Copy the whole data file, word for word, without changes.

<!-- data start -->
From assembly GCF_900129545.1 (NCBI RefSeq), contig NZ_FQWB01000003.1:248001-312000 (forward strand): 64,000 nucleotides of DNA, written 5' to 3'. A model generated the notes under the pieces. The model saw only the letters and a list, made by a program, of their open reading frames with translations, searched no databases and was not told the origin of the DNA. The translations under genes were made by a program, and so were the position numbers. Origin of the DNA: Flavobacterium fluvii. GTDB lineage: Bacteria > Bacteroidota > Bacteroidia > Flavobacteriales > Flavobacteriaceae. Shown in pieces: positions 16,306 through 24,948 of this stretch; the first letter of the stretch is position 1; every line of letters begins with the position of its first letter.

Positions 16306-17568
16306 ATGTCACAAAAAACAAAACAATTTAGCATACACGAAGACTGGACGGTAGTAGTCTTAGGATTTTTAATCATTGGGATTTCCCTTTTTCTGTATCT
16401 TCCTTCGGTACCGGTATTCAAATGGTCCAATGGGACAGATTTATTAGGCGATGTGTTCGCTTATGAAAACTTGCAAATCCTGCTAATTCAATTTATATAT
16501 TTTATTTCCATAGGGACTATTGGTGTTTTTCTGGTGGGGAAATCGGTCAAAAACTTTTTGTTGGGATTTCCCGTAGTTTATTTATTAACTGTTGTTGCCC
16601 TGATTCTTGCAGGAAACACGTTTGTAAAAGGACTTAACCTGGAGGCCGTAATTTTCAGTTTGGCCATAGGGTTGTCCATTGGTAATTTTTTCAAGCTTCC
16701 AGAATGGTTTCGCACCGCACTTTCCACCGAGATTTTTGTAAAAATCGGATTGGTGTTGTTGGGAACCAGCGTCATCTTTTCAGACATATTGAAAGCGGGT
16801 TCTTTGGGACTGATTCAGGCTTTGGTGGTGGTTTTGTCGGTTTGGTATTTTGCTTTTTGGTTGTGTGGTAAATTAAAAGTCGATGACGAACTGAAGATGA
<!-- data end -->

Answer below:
From assembly GCF_900129545.1 (NCBI RefSeq), contig NZ_FQWB01000003.1:248001-312000 (forward strand): 64,000 nucleotides of DNA, written 5' to 3'. A model generated the notes under the pieces. The model saw only the letters and a list, made by a program, of their open reading frames with translations, searched no databases and was not told the origin of the DNA. The translations under genes were made by a program, and so were the position numbers. Origin of the DNA: Flavobacterium fluvii. GTDB lineage: Bacteria > Bacteroidota > Bacteroidia > Flavobacteriales > Flavobacteriaceae. Shown in pieces: positions 16,306 through 24,948 of this stretch; the first letter of the stretch is position 1; every line of letters begins with the position of its first letter.

Positions 16306-17568
16306 ATGTCACAAAAAACAAAACAATTTAGCATACACGAAGACTGGACGGTAGTAGTCTTAGGATTTTTAATCATTGGGATTTCCCTTTTTCTGTATCT
16401 TCCTTCGGTACCGGTATTCAAATGGTCCAATGGGACAGATTTATTAGGCGATGTGTTCGCTTATGAAAACTTGCAAATCCTGCTAATTCAATTTATATAT
16501 TTTATTTCCATAGGGACTATTGGTGTTTTTCTGGTGGGGAAATCGGTCAAAAACTTTTTGTTGGGATTTCCCGTAGTTTATTTATTAACTGTTGTTGCCC
16601 TGATTCTTGCAGGAAACACGTTTGTAAAAGGACTTAACCTGGAGGCCGTAATTTTCAGTTTGGCCATAGGGTTGTCCATTGGTAATTTTTTCAAGCTTCC
16701 AGAATGGTTTCGCACCGCACTTTCCACCGAGATTTTTGTAAAAATCGGATTGGTGTTGTTGGGAACCAGCGTCATCTTTTCAGACATATTGAAAGCGGGT
16801 TCTTTGGGACTGATTCAGGCTTTGGTGGTGGTTTTGTCGGTTTGGTATTTTGCTTTTTGGTTGTGTGGTAAATTAAAAGTCGATGACGAACTGAAGATGA